The COVID-19 pandemic is continuing to not only affect the United States but the world as a whole and the NBA and Mayo Clinic are looking to help.

As the NBA looks to get back to action, they are teaming up with the Mayo Clinic for a COVID-19 antibody study.

The study will include players, coaches, executives, and staff with an expectation of all 30 teams participating.

That broad brush of geography will be very helpful in determining new data as we continue to address the COVID-19 pandemic.

The NBA isn't the first major league to be a part of such a study with MLB doing so in regards to 10,000 of their employees and found a less than 1% population with the COVID-19 antibodies.

There is a hope that the antibody study will help medical professionals develop a vaccine and/or allow those who have the antibodies to navigate the world better knowing they have already had COVID-19.

The Mayo Clinic is a main sponsor of the Minnesota Timberwolves so it was an easy transition to work with them on this antibody study.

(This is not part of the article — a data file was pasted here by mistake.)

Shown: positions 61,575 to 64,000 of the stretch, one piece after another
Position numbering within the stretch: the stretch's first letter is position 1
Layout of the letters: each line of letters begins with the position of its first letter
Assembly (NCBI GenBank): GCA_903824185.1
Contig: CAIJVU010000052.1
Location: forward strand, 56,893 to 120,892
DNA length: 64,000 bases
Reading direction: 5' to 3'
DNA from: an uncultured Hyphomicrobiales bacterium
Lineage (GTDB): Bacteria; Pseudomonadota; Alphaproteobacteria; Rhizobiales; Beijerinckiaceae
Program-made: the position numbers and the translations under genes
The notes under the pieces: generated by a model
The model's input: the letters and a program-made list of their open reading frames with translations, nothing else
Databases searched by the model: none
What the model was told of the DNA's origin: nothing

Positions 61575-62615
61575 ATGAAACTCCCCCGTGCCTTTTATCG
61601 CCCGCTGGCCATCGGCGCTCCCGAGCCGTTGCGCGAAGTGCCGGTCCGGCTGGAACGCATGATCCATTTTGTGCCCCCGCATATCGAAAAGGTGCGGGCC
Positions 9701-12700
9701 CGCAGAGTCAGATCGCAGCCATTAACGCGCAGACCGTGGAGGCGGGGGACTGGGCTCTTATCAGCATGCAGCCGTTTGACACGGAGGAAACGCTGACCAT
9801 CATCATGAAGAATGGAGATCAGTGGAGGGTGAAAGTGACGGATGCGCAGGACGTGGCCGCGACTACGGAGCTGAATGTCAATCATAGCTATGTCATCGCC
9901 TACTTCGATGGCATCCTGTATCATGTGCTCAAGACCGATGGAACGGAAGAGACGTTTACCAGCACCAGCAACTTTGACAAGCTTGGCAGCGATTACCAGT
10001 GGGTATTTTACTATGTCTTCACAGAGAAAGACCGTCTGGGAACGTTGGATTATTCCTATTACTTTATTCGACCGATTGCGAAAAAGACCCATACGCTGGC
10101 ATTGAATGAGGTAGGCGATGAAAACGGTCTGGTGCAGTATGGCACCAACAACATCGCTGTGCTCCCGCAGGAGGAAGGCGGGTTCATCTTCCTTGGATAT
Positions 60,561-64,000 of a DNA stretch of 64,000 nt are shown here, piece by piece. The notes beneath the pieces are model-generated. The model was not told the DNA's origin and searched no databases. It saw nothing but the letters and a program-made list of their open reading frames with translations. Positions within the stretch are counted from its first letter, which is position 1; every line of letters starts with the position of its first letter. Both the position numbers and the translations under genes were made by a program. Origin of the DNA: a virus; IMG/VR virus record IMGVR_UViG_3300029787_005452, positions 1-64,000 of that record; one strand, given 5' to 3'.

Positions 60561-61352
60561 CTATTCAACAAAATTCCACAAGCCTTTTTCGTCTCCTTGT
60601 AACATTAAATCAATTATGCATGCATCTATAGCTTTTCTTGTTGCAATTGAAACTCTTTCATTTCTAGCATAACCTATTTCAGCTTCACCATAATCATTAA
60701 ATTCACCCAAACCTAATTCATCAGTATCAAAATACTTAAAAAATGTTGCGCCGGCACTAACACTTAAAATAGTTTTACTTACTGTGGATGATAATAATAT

As many know, Timberwolves star Karl-Anthony Towns lost his mother to COVID-19 back in April after she and her husband had been infected with the virus.

Timberwolves president Gersson Rosas said that experience helped lead the way for the Timberwolves involvement and the league as well.

"We took a cue from KAT and his family. We took that cue and looked for ways to be good teammates to the NBA and the 29 other teams by connecting with Mayo Clinic to try to find strategies to fight the virus."

The Mayo Clinic is headquartered in Rochester, MN and if you would like more information on the Mayo Clinic, visit their website.

The NBA has been halted since March and the positive test of Rudy Gobert and Donovan Mitchell with the Utah Jazz.

Teams have been working remotely but recently started allowing players to return to team facilities under certain safety protocols.

The NBA is looking to still finish their 2019-2020 regular season and the playoffs as they try to formulate a plan to do so.